We expect the economy to grow by -3.3% in 2020 and 1% in 2021. We expect the C/A balance to reach -3.8% in 2020 and -3.1% in 2021. We expect USD/NGN at 390.0 by the end of 2020.
GDP growth - intensify diversification efforts
The Nigerian economy will likely slide into a recession this year, barely 4-y after the last recession induced by the oil price crash in 2016. An oil price crash shouldn't always spell doom for the Nigerian economy. In fact, were it not for the pandemic, it might have sidestepped an economic recession this year partly because the strong correlation between oil prices and the Nigerian economy has somewhat dissipated in the last 3-y. Some sectors like the construction, manufacturing and real estate sectors, that showed high strong growth in the 4-y to 2015, have struggled for growth despite the recovery in oil prices from 2017.
Balance of payments – C/A deficit to persist
With lower international oil prices, Nigeria’s exports are sure to decline significantly this year. From 4.2% of GDP in 2019, we expect Nigeria’s C/A deficit at 3.8% of GDP in 2020 amid a contraction in imports and exports. Persistent BOP pressures, both from import demand and foreign portfolio outflows, should see further downward pressure on FX reserves this year. We expect FX reserves at USD31.2bn by year-end, covering just around 6-m of imports.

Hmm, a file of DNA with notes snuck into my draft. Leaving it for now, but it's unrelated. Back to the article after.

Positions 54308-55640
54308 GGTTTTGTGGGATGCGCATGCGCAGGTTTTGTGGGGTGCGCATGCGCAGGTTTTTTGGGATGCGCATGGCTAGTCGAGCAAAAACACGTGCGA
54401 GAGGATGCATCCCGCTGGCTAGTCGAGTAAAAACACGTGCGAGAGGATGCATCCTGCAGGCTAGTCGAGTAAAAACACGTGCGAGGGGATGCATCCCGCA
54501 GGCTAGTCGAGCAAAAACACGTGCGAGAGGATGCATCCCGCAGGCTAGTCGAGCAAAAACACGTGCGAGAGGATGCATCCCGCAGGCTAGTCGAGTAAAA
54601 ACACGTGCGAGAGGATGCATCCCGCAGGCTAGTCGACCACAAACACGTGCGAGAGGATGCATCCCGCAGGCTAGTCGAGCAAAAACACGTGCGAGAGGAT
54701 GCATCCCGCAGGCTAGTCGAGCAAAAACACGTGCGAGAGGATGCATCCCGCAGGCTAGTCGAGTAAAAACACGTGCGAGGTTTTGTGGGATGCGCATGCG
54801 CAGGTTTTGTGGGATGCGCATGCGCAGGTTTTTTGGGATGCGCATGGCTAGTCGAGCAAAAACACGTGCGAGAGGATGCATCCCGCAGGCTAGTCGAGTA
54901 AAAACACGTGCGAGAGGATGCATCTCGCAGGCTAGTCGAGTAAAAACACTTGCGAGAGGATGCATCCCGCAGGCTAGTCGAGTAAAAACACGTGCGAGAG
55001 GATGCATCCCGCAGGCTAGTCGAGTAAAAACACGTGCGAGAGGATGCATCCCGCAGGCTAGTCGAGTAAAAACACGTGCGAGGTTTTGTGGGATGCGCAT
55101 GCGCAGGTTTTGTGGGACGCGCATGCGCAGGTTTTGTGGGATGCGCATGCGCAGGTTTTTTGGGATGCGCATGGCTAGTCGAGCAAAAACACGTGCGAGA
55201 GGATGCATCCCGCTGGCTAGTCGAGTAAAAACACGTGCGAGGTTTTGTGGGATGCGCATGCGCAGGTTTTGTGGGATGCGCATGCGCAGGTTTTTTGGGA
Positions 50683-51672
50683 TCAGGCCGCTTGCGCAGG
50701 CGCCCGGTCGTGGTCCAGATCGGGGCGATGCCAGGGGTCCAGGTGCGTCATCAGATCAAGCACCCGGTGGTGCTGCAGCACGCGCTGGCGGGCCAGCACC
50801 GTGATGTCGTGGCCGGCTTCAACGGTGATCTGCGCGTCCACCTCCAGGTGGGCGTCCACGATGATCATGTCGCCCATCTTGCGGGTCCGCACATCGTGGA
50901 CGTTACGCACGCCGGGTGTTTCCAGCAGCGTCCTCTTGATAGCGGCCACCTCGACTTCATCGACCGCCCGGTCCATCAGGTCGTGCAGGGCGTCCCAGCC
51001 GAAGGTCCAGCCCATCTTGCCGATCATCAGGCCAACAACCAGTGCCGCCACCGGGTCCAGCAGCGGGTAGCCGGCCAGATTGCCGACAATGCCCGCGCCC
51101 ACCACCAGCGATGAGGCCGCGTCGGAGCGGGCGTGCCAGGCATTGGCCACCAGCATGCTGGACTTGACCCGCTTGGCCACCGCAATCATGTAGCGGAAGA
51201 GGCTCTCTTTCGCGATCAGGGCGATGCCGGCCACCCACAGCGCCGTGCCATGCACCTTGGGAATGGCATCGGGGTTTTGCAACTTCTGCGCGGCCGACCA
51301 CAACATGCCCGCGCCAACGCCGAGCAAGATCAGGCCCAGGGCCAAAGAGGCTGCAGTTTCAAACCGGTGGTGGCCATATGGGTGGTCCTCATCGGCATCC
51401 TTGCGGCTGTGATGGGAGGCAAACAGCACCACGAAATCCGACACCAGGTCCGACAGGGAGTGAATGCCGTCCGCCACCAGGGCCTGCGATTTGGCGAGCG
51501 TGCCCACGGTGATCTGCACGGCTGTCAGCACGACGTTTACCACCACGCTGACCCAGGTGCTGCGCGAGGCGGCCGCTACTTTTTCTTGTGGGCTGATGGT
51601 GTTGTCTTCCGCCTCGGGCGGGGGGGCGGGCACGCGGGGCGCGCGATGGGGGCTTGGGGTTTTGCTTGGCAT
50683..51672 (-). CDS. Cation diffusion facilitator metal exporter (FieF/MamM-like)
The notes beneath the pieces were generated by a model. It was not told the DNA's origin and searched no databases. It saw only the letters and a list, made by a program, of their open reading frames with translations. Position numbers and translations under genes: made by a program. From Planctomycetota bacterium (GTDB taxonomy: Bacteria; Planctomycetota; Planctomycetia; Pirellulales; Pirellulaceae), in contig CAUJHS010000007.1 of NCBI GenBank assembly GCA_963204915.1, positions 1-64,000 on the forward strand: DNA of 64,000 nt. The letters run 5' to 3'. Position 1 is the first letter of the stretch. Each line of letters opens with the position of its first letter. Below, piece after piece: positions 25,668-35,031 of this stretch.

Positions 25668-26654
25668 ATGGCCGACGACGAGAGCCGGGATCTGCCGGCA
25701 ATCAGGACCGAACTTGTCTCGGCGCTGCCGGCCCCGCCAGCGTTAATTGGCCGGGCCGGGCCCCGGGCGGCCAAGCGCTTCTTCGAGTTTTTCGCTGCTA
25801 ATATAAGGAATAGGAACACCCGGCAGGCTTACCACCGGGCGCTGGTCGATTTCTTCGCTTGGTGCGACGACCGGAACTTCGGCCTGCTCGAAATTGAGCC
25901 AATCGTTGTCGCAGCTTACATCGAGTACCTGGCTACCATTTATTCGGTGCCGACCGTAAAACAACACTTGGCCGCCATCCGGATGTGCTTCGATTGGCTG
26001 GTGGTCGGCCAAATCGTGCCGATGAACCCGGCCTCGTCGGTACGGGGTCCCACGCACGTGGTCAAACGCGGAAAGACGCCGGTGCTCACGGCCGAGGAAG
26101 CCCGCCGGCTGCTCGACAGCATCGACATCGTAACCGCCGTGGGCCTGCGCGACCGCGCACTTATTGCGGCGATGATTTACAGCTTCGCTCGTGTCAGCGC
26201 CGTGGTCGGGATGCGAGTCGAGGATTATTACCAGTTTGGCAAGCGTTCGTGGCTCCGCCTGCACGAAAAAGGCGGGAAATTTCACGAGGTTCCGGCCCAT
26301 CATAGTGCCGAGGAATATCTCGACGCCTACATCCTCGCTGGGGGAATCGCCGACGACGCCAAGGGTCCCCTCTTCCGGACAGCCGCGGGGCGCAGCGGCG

Monetary policy - defensive mode
While the CBN is likely to focus mainly on maintaining FX stability, the committee saw the need to support flagging economic activity that has been depressed by COVID-19. Admittedly, this could result in excess liquidity building up in the financial system and interest rates being low, something that makes it harder to keep a stable exchange rate. But the recovery in oil prices would help, were it to persist.
FX outlook – USD/NGN should remain rangebound
After depreciating by some 6% in the IEFX market this year, it is likely that the CBN will want to keep the USD/NGN rangebound for much longer around 380-390. In truth, the CBN’s FX rationing tactics over the past 1-m somewhat stemmed the further decline in FX reserves. We believe that the ability of CBN to ensure the USD/NGN remains rangebound will depend on the assurance of near USD7bn concessionary funding expected from multilateral agencies.